It may be hard to realize for some young folks these days, but vampires didn’t always sparkle. Nor did they collectively get obsessed with a particular young woman who happens to have really tasty blood or a particular smell. The roots of the vampire tale go deep, and one of the earliest tales to reach a mass market was a novel by Bram Stoker. It’s served as the core for a lot of stories since its publication in 1897, and my favorite adaptation thus far is the 1992 film helmed by legendary director Francis Ford Coppola, concretely entitled Bram Stoker’s Dracula.

Courtesy Columbia Pictures

The year is, in fact, 1897, and solicitor Jonathan Harker is being entrusted with the job of a lifetime. His colleague, a man named Renfield, has gotten locked away in bedlam, and it falls to Harker to do the last bit of paperwork to secure the real estate acquisitions of an influential but eccentic Romanian businessman. Harker says good-bye to his fiancee Mina and heads to Transylvania to meet his client, the reclusive Count Dracula. Dracula welcomes Harker with warmth and hospitality, but when he sees a photograph of Mina among Harker’s effects, he suddenly becomes… something else. When Dracula goes to England to claim what’s his, he not only draws Mina and her circle of friends into his perilous life, he attracts the attention of one Abraham Van Helsing.

Before I get into the characters, which are the true pulsing heart and hot blood of Dracula, I want to talk about how Coppola put this movie together. The first word that springs to mind when I consider the film is “sumptuous.” While some more modern tales opt for a washed-out aesthetic, colors have a tendency to pop off of the screen and elements like shadow and camera movement are used excellently. Some portions of the set design and establishing shots feel informed by an earlier era of creature features, and the film boldly shuns most modern special effects techniques, adding even more to the feeling of cinematic nostalgia. Monstrosity and the powers of the night are achieved through Oscar-winning makeup, sound editing and costume design, brought to life by a mostly excellent cast.

Courtesy Columbia Pictures
“Come in, come in. Stay a while. Have a drink.”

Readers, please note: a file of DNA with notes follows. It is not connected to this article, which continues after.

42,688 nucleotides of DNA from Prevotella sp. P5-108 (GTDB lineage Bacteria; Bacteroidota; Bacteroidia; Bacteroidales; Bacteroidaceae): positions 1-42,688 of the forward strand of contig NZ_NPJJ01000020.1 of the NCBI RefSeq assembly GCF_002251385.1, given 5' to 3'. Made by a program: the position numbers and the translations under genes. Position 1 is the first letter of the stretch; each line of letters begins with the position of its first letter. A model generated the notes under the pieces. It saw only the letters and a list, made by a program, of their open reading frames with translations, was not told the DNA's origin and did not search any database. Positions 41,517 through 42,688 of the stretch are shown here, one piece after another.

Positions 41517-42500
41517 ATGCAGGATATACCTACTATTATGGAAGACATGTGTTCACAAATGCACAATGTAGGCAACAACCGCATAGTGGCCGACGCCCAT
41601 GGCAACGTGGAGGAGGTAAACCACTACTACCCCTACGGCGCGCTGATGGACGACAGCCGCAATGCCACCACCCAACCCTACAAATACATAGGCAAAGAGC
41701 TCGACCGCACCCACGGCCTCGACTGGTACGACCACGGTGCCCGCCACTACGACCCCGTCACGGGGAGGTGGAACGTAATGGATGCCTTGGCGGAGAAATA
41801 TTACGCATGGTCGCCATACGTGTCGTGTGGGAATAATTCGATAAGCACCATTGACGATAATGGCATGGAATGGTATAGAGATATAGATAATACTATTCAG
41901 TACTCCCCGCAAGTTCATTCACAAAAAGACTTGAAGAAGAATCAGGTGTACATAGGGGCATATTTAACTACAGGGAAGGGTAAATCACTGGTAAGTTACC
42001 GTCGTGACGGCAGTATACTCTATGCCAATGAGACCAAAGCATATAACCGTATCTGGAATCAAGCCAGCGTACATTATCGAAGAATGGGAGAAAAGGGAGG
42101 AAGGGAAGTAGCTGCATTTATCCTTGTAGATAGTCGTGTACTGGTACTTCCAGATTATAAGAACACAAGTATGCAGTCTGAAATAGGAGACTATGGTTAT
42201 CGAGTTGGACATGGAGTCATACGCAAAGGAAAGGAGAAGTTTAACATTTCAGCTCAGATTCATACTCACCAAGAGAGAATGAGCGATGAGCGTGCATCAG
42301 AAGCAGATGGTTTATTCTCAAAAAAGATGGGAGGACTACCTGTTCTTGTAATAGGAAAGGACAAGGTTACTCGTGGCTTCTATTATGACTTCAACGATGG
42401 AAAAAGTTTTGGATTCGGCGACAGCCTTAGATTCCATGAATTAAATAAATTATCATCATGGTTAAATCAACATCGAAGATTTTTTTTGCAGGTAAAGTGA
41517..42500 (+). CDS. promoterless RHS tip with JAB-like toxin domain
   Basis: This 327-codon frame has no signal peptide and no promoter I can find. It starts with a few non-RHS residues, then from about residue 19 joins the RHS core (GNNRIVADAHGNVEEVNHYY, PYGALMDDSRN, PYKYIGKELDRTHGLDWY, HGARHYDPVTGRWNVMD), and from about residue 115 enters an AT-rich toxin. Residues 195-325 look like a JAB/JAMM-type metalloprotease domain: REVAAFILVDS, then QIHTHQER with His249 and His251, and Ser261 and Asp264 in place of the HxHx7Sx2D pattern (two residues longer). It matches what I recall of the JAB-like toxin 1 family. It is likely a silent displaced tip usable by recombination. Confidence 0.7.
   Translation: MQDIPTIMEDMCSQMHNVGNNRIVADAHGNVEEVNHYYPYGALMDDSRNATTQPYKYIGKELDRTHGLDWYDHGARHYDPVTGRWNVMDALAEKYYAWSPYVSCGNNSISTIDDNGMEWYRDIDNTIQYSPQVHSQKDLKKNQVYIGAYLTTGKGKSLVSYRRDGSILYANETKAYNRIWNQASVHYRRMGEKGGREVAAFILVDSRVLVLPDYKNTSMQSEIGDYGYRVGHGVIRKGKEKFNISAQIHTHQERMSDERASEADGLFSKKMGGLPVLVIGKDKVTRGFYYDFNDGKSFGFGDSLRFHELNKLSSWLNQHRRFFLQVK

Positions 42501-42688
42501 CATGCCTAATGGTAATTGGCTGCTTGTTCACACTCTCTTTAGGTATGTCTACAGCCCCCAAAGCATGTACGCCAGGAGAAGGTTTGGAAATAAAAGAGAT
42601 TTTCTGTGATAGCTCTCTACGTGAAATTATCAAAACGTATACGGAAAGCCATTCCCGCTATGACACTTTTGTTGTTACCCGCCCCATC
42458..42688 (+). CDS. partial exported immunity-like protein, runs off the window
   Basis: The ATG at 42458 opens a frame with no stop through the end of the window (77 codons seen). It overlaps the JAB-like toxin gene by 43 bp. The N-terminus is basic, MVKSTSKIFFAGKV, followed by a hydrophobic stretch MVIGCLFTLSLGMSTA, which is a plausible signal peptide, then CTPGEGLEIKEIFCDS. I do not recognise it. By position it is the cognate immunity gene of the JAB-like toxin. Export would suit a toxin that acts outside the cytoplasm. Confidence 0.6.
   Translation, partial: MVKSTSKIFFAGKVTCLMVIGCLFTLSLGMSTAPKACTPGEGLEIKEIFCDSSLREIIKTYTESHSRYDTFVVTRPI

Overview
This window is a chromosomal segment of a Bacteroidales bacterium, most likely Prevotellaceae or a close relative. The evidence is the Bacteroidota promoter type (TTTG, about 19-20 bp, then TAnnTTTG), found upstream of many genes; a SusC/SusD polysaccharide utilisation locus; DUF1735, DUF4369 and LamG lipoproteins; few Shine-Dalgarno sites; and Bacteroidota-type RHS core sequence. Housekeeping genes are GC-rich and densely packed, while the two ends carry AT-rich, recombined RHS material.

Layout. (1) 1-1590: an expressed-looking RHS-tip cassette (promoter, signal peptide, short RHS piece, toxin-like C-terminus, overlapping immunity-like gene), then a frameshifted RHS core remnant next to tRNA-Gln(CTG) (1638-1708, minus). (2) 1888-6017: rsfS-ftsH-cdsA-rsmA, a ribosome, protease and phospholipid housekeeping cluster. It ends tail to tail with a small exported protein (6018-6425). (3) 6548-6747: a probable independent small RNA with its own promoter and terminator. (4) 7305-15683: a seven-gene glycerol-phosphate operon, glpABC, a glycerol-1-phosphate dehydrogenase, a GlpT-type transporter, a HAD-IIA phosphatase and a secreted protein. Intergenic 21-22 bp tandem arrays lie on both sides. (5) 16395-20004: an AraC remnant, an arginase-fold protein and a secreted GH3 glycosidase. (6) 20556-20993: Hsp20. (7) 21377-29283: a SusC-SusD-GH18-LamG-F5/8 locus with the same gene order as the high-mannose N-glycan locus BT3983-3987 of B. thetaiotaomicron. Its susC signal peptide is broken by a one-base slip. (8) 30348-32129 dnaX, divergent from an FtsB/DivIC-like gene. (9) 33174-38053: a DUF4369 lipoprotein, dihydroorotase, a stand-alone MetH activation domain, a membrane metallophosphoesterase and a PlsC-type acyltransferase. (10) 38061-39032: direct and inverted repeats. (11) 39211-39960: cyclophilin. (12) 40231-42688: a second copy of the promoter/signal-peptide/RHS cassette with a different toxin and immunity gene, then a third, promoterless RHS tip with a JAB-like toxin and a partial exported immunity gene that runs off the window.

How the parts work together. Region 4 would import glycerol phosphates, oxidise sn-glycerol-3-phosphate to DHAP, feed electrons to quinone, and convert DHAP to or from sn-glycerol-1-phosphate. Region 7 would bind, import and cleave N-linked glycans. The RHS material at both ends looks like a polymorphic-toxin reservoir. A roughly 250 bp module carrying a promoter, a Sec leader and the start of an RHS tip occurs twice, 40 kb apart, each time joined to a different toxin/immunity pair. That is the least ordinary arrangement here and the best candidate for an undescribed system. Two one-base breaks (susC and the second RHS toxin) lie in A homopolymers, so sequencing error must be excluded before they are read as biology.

I maintain that Gary Oldman is one of the best and perhaps most underrated actors of his generation. He has an impressive range and natural charisma that informs just about any role he adopts. His Dracula makes full use of both of these aspects, as he goes through many fascinating and sometimes disturbing changes over the course of the film. He is the magnetic center around which the rest of the film revolves, and his work here is truly impressive. Anthony Hopkins is no slouch, either, and counters Dracula’s outright alien nature with a very human and determined Van Helsing. The stiff and somewhat staid performances of Keanu Reeves and Winona Ryder as Harker and Mina can be off-putting at first – in fact, Reeves is often called out for “ruining” the movie – but what I like about these initially wooden portrayals is that they show us the sort of people to whom Dracula was introduced by Bram Stoker over a century ago.

In Victorian times, the roles of men and women in terms of sex and sexuality were extremely strict and defined. Not everyone subscribed to this, but the common thinking was that men were almost constantly poised to take advantage of the women around them, and women thus subjected to such lusts would essentially transform from ladies of innocense and purity to insatiable, wanton women. Thus sex contained an element of fear and terror, something against the enlightened individual must always be on guard, and Stoker’s novel takes that juxtaposition to a natural conclusion, personifying these elements in the vampire. Bram Stoker’s Dracula preserves this in that the film’s luscious visuals and content often walk a fine line between the erotic and the macabre. The effect is, not unlike the character himself, hypnotic and seductive, drawing us into a world that feels ancient yet familiar, and refusing to let us go.

Courtesy Columbia Pictures
It’s amazing what a jaunt outside of the castle can do for you.

Bram Stoker’s Dracula does have some flaws, including a couple missteps in pacing and storylines that can make the plot feel a touch crowded, but its energy and presentation balance these elements out and the casting and direction push the film into an even more positive category. Dracula as a character can be difficult for an audience to sympathize with, but Oldman’s performance demonstrates how to pull off such a feat. The film, like the character, is a noble and passionate if somewhat cursed and depraved relic of yesteryear, and is all the more charming and seductive in an age of sterile CG and lifeless characters, to say nothing of some of the pretenders to Dracula’s throne. He is the unquestionable and ultimate lord of darkness, and Coppola’s vision of his story remains one of the finest vampire movies ever made.